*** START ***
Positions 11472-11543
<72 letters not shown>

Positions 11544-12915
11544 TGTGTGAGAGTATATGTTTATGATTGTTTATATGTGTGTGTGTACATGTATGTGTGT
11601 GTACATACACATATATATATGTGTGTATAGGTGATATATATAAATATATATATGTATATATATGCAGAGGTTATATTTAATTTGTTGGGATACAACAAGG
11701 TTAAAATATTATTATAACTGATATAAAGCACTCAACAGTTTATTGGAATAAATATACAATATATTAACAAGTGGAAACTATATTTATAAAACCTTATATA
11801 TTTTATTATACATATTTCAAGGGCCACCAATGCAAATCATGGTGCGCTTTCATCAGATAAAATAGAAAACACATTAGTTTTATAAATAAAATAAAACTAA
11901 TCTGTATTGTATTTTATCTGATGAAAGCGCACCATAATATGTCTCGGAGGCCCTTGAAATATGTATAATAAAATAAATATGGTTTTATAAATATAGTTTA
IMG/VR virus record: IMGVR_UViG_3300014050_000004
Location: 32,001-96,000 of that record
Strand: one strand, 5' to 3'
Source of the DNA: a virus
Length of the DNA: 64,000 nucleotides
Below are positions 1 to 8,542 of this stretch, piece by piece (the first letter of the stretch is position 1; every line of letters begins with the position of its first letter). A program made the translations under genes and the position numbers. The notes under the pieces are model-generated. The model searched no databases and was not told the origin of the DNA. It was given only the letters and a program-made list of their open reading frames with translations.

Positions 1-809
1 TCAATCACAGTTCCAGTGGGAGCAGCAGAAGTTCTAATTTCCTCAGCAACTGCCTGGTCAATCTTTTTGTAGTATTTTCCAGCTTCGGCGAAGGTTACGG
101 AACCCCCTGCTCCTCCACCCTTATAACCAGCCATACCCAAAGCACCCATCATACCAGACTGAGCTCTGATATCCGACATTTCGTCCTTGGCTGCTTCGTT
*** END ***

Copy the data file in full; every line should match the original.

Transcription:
Positions 11472-11543
<72 letters not shown>

Positions 11544-12915
11544 TGTGTGAGAGTATATGTTTATGATTGTTTATATGTGTGTGTGTACATGTATGTGTGT
11601 GTACATACACATATATATATGTGTGTATAGGTGATATATATAAATATATATATGTATATATATGCAGAGGTTATATTTAATTTGTTGGGATACAACAAGG
11701 TTAAAATATTATTATAACTGATATAAAGCACTCAACAGTTTATTGGAATAAATATACAATATATTAACAAGTGGAAACTATATTTATAAAACCTTATATA
11801 TTTTATTATACATATTTCAAGGGCCACCAATGCAAATCATGGTGCGCTTTCATCAGATAAAATAGAAAACACATTAGTTTTATAAATAAAATAAAACTAA
11901 TCTGTATTGTATTTTATCTGATGAAAGCGCACCATAATATGTCTCGGAGGCCCTTGAAATATGTATAATAAAATAAATATGGTTTTATAAATATAGTTTA
IMG/VR virus record: IMGVR_UViG_3300014050_000004
Location: 32,001-96,000 of that record
Strand: one strand, 5' to 3'
Source of the DNA: a virus
Length of the DNA: 64,000 nucleotides
Below are positions 1 to 8,542 of this stretch, piece by piece (the first letter of the stretch is position 1; every line of letters begins with the position of its first letter). A program made the translations under genes and the position numbers. The notes under the pieces are model-generated. The model searched no databases and was not told the origin of the DNA. It was given only the letters and a program-made list of their open reading frames with translations.

Positions 1-809
1 TCAATCACAGTTCCAGTGGGAGCAGCAGAAGTTCTAATTTCCTCAGCAACTGCCTGGTCAATCTTTTTGTAGTATTTTCCAGCTTCGGCGAAGGTTACGG
101 AACCCCCTGCTCCTCCACCCTTATAACCAGCCATACCCAAAGCACCCATCATACCAGACTGAGCTCTGATATCCGACATTTCGTCCTTGGCTGCTTCGTT